stickied would assume the logical positions for that frame
in the animation, I could key the stickied handle..

(the way blender's IK is, the solver uses the pose to
determine the desired orientation, but for joints that
are typically controlled with constrained ball joints like in the neck, shoulder, spine, it can get complicated.. Also if
you raise a end effector past the flip axis, the
limb will flip int he opposite direction.. I never dealt with this
until I switched from Kinemation to Alias Poweranimator (which sucked
at animation).. Everything looks like Alias's Poweranimator
concept because few ever mastered Kinemation.. I should
have produced tutorials and made it impossible for them
to influence public opinion through marketing rhetoric..
You can see some of the IK problems with the Bruce Lee
animation that was produced.. It was nice but the shots
tried as much as possible to hide problems the animators
were having initially with animation of bones that had
bevel surfaces attaching arms to shoulders (thank the lord
we don't have to animate with NURBS surfaces anymore).
Kinemation was no better at this..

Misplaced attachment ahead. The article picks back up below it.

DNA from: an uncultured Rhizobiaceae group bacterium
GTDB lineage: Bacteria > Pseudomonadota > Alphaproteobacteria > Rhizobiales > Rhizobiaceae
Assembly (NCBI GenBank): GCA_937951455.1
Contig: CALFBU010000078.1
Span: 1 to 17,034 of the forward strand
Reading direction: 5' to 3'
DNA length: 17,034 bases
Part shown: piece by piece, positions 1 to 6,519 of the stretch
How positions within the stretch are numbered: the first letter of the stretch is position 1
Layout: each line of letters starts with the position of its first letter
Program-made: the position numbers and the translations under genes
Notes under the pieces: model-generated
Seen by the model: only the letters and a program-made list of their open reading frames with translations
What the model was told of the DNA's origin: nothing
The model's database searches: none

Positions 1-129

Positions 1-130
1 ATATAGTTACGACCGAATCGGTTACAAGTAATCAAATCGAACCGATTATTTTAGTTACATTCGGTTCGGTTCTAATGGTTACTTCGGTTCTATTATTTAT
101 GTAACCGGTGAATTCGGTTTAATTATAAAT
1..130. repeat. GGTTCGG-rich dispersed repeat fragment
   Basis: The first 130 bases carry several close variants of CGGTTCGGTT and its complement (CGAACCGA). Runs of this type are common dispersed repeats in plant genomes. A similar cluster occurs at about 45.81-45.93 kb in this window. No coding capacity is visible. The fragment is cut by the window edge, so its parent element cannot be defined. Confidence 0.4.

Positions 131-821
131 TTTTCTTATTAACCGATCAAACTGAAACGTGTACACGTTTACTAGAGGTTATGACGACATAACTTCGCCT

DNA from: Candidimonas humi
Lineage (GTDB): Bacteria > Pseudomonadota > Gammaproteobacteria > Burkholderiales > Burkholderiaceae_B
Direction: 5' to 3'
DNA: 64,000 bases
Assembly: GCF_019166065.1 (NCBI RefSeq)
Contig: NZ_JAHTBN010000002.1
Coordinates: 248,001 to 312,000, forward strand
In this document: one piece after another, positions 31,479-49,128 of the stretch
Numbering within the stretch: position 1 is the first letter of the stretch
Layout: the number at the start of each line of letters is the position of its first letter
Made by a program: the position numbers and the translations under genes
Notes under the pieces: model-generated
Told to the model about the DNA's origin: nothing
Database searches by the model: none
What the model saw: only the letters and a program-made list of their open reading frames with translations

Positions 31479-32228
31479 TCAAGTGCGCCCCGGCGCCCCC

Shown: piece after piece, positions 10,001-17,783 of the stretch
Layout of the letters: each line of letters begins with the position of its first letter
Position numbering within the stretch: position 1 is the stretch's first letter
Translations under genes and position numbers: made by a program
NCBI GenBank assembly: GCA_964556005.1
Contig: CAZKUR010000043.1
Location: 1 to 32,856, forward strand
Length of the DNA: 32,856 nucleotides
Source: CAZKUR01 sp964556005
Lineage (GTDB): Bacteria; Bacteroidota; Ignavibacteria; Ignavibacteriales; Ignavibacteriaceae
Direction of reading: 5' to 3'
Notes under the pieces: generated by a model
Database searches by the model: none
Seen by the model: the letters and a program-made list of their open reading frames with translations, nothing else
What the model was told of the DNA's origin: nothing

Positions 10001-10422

But hopefully its gotten better since the days I did it, I'm just now getting
back into all this stuff, but I have played with the bones and skin
from a tutorial Wierdhat had, and it got better more is possible, but
is not the best way to do this..

Anyhow..

If you stickied a handle you could move the root of the skeleton
and the handles would try to attain the goals that were stickied..
This would allow things like positioning of a guy climbing a ladder
by stickying one limb at a time, adjusting the root, keyframe,
sticky, adjust root, keyframe, and so on.. Blender doesn't
have the sticky concept, instead it borrowed from Alias'
early attempts at this and the way a lot of others do it by
keyframing the end effector to sticky, and
if you want to move something, you move it, then keyframe it again..
It produces a lot of unecessary keyframes..

I haven't used the "pose" sheet in blender, but I
would imagine its just reuseable poses that can be interpolated
between.. But some animation is just combinations of different
limbs posed at alternating intervals, not interpolation of statics
poses. That works fine for FK but not IK. If you understand curve fitting
you can create natural motion with IK..

Kinemation had a short lifespan of say 2 years, and
about all I can recognize of it in Maya is the Single handle chains,
flexors and soft-sticky. It doesn't seem to do collision of sticky
to surface, or turning off the keyframes to pose with sticky, turn
on, keyframe, turn off, pose, sticky, keyframe, turn on check
animation, turn off keyframes, go to a frame, assume a pose,
sticky some handles, turn on keyframes, end effectors assume